2006. Soft‐shell clams are the most valuable harvested shellfish, with prices peaking in the summer months. The report also summarized harvesting techniques for blue mussels, and the landings data from 2001‐2006. Athearn claims that most of Maine’s mussel catch is landed in Washington and Hancock Counties. Athearn describes the various market channels through which Maine shellfish are sold; most often, shellfish are sold directly to a wholesale dealer by the harvester. The wholesale dealer either sells to other wholesale dealers in Maine, out‐of‐state dealers, or in‐state restaurants and retailers. Most shellfish caught in Maine is sold outside of Maine. Athearn includes a useful diagram of the various market channels through which Maine shellfish are sold. Athearn identified four broad market channels in his analysis as well: 1. Live product sold wholesale to Maine restaurants and retailers, 2. Live product sold wholesale out of state, 3. Product shucked in Maine and sold wholesale to Maine restaurants and retailers, and 4. Product shucked in Maine and sold wholesale out of state. Athearn concludes that although the shellfish industry is declining, it is still important to Maine’s economy. 38 ii. Athearn, K. (2008) Economic Losses from Closure of Shellfish Harvesting Areas in Maine This technical article clearly describes the differences between long and short‐term closures, and assesses the economic impacts on shellfish harvesting from each. Athearn repeatedly mentions the difficulty in directly comparing the closure data to the landings data because of the different time scales of the data. The most valuable information I was able to glean from the article is as follows: clam flat closures imply fewer harvestable acres per harvester, which should translate directly into fewer harvestable clams. Under perfect conditions, Ahearn says, shellfish landings decreases should be directly proportional to size of the closure area; however, the sheer number of external independent variables makes a direct proportion highly unrealistic. Looking at productivity (bushels/acre or lbs/acre) on local area by area basis is probably more accurate. Ahearn calculates that long‐term clam flat closures could cause annual losses in harvester sales between $288 to $14400 per intertidal acre. While Ahearn mentions that not all clam flats are equally productive and that closures affect some harvesters more than others, the report fails to take into account several things: 1) Not all clam diggers are licensed. In Frenchman Bay, there are approximately 300 licensed harvesters. 2) Not all clam harvesters adhere to the rules about not digging in a prohibited or restricted (closed) clam flat. Recreational harvesters may not be as well informed about where digging is and is not allowed. Licensed harvesters may not care, because they have to find a way to make a living, regardless of pollution closures. 39 iii. Flora, CB. and Flora, JL. Creating Social Capital. Rooted in the Land. Social capital is reciprocity and trust between parties—it helps groups and individuals circumvent the vertical system of local governments. Social capital assists stakeholders in the creation of a horizontal system in which organizations, individuals, and governing bodies function as equals. In a coastal community, like the towns in the Frenchman Bay watershed, social capital is tied very closely to natural capital. Coastal communities, especially those on the Eastern Seaboard, have deep historical roots in commercial fishing. The Frenchman Bay Partners figured out early on that cooperation between research institutions, land trusts, municipal officials, marine industries representatives, and Acadia National Park would be a good way to facilitate change outside the vertical system of the Maine State government. The Frenchman Bay Partners organization is the ‘social infrastructure’ which allows the stakeholders to work together outside their individual groups organizations. Much of this social capital depends on the acceptance of the threats facing the resources in the Bay, as well as the local individual investment or ties to place. 40 iv. Magnuszewski et al. (2005) Conceptual Modeling for Adaptive Environmental Assessment and Management in the Barycz Valley, Lower Silesia, Poland. This article details a conceptual modeling style similar to the style used in Miradi software, but the authors use different terminology. The major difference between the management model for the Barycz Valley project and the Frenchman Bay Partners is that the Partners are focused on ecological marine management, as opposed to land management. The economic analysis for the conceptual model in the article is much more fleshed out than anything the Partners currently have. The authors attributed part of the success in the Barycz Valley project to the empowerment of local official; the lack of a strong top‐down framework eliminated any kind of “paternalistic relationship” between the NGO and the “client,” allowing for trust between parties. The goal of the project was to provide stakeholders with what they needed, though the authors believed that direct stakeholder involvement would have been detrimental to the project—both expensive and a waste of precious time. The approach to indirect stakeholder involvement in the Barycz Valley project is completely different from the approach taken by the Frenchman Bay Partners. Frenchman Bay Partner stakeholder participation grew out of informal stakeholder interviews. Back when Jane Disney was the Director of the MDI Water Quality Coalition, she did a kayak tour of Frenchman Bay and interviewed waterfront homeowners and fishermen about the major issues in the bay. From there, stakeholders were invited to meetings and the Partners grew naturally out of the interest of fishermen, waterfront homeowners, aquaculturists, local research institutions, colleges, and businesses who considered Frenchman Bay a valuable resource. The article documents the process for the Barycz Valley project with NGOs as the starting point, then local professionals, and finally stakeholders. Magnuszewski, et al. (2008) have an economic‐centric regional sustainability model. The list of ‘measurable’ key variables used to find sustainability indicators are as follows: profits from green local producers, profits from green tourism, gross local product production, and profits from crops. The authors stress early involvement and graphics in the communication of models to stakeholders to promote full understanding and ownership of the process. I thought the following quotation was particularly relatable to the Frenchman Bay Partners situation: “People thus empowered [through working together outside of the hierarchy of government] might be better prepared to adapt ideas and experience from abroad to their local reality, because they are capable of detecting failures and improving them” (Magnuszewski, et al 2008). 41 v. Schwartz, M.W. et al. (2012). Perspectives on the Open Standards for the Practice of Conservation The authors helped 5 distinct conservation groups develop conservation action plans using Miradi software, and discussed their experience. This article gives a review of the Open Standards for the Practice of Conservation (OS) and its strengths and weaknesses as a tool. Despite the great deal of training support and efforts to build a “community of practice” around implementing practices outlined in the OS, there is little literature around its successes or weaknesses. Goal‐setting, the visual aid of Miradi software, and cyclic adaptive structure are mentioned as strengths of the OS. Weaknesses are related to the “regimented and prescriptive” nature of the framework, dealing with large‐scale threats or projects, and terminological complexity. The authors recommend the creation of a sharing library, so that users may present their own case studies, which may allow users to better reconcile the tension between the prescriptive nature of the framework and the adaptability of the planning software. To mitigate the difficulties presented by terminological complexity, the authors recommend the reduced usage of inflammatory language, like “threats,” substituting for other less inflammatory words such as “pressures.” Another method of mitigating terminological complexity is to revise the OS instructional materials using restoration ecology concepts and terminology. The authors suggest linking OS technology with emerging conservation tools, so that it can be more user‐friendly. In summary, the major constructive criticisms the authors provide about OS are about Miradi software—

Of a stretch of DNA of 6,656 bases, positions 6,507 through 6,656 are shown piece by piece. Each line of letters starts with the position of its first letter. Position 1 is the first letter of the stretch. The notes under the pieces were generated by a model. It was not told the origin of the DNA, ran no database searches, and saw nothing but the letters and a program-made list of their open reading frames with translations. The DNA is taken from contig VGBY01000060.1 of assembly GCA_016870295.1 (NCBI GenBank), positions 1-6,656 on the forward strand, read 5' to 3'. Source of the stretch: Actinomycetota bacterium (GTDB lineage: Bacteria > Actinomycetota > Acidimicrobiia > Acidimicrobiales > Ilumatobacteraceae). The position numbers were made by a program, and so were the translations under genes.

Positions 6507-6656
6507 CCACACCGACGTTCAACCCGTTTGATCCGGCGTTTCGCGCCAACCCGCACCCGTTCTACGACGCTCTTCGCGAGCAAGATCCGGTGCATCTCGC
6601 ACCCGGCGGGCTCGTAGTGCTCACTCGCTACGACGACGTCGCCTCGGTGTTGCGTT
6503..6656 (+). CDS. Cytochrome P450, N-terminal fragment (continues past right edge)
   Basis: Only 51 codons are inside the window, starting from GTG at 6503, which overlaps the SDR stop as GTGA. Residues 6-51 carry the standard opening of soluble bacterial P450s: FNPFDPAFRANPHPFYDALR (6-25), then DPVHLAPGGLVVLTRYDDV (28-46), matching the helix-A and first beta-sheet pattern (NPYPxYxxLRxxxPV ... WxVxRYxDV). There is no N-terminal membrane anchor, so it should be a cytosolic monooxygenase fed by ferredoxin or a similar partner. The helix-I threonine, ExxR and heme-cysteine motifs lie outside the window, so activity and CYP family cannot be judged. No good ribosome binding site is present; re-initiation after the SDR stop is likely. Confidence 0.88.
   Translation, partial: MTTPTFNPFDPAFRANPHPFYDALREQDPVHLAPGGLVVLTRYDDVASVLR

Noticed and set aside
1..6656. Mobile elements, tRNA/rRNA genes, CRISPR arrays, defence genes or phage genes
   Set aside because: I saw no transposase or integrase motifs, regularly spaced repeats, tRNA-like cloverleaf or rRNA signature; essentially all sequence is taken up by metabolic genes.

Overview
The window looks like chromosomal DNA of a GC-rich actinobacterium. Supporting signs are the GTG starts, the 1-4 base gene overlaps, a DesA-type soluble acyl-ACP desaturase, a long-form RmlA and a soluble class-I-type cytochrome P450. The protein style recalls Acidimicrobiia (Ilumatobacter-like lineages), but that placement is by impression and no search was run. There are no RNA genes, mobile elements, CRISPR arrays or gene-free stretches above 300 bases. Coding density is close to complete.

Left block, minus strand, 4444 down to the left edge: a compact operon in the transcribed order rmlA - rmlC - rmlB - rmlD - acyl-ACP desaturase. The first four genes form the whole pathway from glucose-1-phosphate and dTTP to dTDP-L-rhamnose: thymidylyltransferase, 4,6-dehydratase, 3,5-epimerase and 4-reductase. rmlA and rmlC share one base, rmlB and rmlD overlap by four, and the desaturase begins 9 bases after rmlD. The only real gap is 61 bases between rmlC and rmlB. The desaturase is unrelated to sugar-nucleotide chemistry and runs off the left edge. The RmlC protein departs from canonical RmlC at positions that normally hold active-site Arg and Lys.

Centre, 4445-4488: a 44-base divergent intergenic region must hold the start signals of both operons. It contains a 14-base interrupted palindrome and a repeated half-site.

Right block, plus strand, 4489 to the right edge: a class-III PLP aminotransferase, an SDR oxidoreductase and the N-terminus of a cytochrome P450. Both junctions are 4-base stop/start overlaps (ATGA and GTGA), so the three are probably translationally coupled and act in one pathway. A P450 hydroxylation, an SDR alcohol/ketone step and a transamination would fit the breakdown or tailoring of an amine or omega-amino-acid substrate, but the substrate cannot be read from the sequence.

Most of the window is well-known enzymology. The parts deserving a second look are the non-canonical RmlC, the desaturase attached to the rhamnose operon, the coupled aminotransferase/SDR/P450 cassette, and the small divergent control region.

users want to share. A sharing library and the ability for users to contribute to the open‐source codes are two great suggestions, from which all users could potentially benefit. The sharing will contribute to the literature about the OS, which perhaps can aid conservation‐based groups in deciding whether or not it is economically beneficial to invest in the Miradi software package. 42 vi. Quinby, K. and Petersen, C. (2007). Resource management in a small Maine town: monitoring, conserving, and managing clam flats in Bar Harbor This article was created to advise the Bar Harbor Marine Resource Committee on the monitoring, conservation, and management of Bar Harbor clam resources, particularly the Hadley Point clam flats. The article points out major density trends at Hadley Point (higher densities since recruitment event in 2005, higher densities on the eastern side than on the western side, lower densities in general since 1999). Quinby and Petersen give an overview of Mya arenaria biology and ecology as well. Clams live anywhere from 4 to 28 years, but reach sexual maturity at anywhere from 2‐10 years. North of Cape Cod, it seems that clams have only one reproductive cycle per year. There are two life stages, the pelagic larval stage and the mostly sedentary, infaunal adult stage. Hydrodynamics, or swirling, has an effect on recruitment and settlement, which is why some management practices include increasing clam flat texture with brush, even if there is no documentation of effectiveness. Post‐settlement mortality is usually high and variable, and environmental conditions affect clam growth rates. Sediment pH is becoming more of a factor in post‐settlement mortality and clam growth. The article summarized the current practices of Town of Bar Harbor with regards to the shellfish resource, and gave recommendations for management at Hadley Point in the future (yearly surveys of at least 30 clams/survey site, and establishment of permanent survey sites). There are many different challenges in shellfish management: conflicts with other industries, such as mussel harvesting and “bait” worm harvesting; water quality issues, such as pollution or red tide; conservation practices, like rotational closures and “brushing”; changes in sediment pH due to ocean acidification; and threats from natural and introduced predators, such as green crabs. The biggest difficulty in shellfish management is conflicts with other industries—not only are there conflicts of interest in harvesting practices (because mussels, clams, and bait worm harvest areas all overlap), but there are conflicts in the scales of management as well. Mussel harvesting and bait worm harvesting industries are managed on the state scale, as opposed to the local scale of the town shellfish ordinance. The article ends with the recommendation that experimental enhancement of clam recruitment should be documented, as well as the effects of conservation closures. 43 vii. Quinby, K. and Therkildsen, N. (2003). Clam Surveys and Management in Bar Harbor This article is a final project from College of the Atlantic students in the Field Ecology and Data Analysis course from 2003. The purpose of the article was to identify trends in the clam census survey data and provide management suggestions for the future. The authors note that the survey methods were relatively consistent because the data collection followed the guidelines in the Clam Management Handbook. The distribution of the data in each location surveyed was not normal, so the authors found it difficult to do any real statistical analysis on the data. Quinby and Therkildsen suggest that in the future, surveys should be designed based on the type of data analysis desired. For instance, trying to pinpoint biologically important feature trends or differences in clam flat productivity might call for more extensive and consistent survey techniques (such as sampling the same areas in the same years at the same time of year). The authors also list suggestions for the Bar Harbor Clam Committee: regularly defined (with GPS) survey sites, use of the Clam Management Handbook, standard data sheets, setting a minimum sample size for power analyses, and survey every year to improve consistency in data collection. 44 8. Literature Cited Athearn, K. (2008). Economic Impact of Maine's Shellfish Industry. Natural Resource Economics. University of Maine at Machias. Machias, ME. Athearn, K. (2008). Economic Losses from Closure of Shellfish Harvesting Areas in Maine. Natural Resource Economics. University of Maine at Machias. Machias, ME. Brett, A., Longsworth, G., Petersen, C. (2012). Frenchman Bay Atlas. Version 1.0: 46‐47. Conservation Measures Partnership (2007). Open Standards for the Practice of Conservation. Version 2.0. King, D. and Mazzotta, M. www.ecosystemvaluation.org (viewed 1/20/13). Magnuszewski, P., Sendzimir, J., Kronenburg, J. (2005) Conceptual Modeling for Adaptive Environmental Assessment and Management in the Barycz Valley, Lower Silesia, Poland. Int. J. Environ. Res. Public Health. 2(2): 194‐203. MDMR Personal Communication with Hannah Annis. FBRegional Shellfish Data (2004‐2012, selected ports). MDMR Personal Communication with Heidi Bray. Maine DMR Landings Data for soft‐shell clams (2008‐
2011, selected ports). Schwartz, M.W., Diner, K., Forrester, T., Grof‐Tizsa, T., Muir, M.J., Santos, M.J., Souza, L.E., Wilkerson, M.L., Zylberberg, M. (2012). Perspectives on the Open Standards for the Practice of Conservation. Biological Conservation. 155: 169‐177. Quinby, K. and Petersen, C. (2007). Resource management in a small Maine town: monitoring, conserving, and managing clam flats in Bar Harbor. College of the Atlantic. Bar Harbor, ME. Quinby, K. and Therkildsen, N. (2003). Clam Surveys and Management in Bar Harbor. Fish Ecology and Data Analysis: Final Project. College of the Atlantic. Bar Harbor, ME.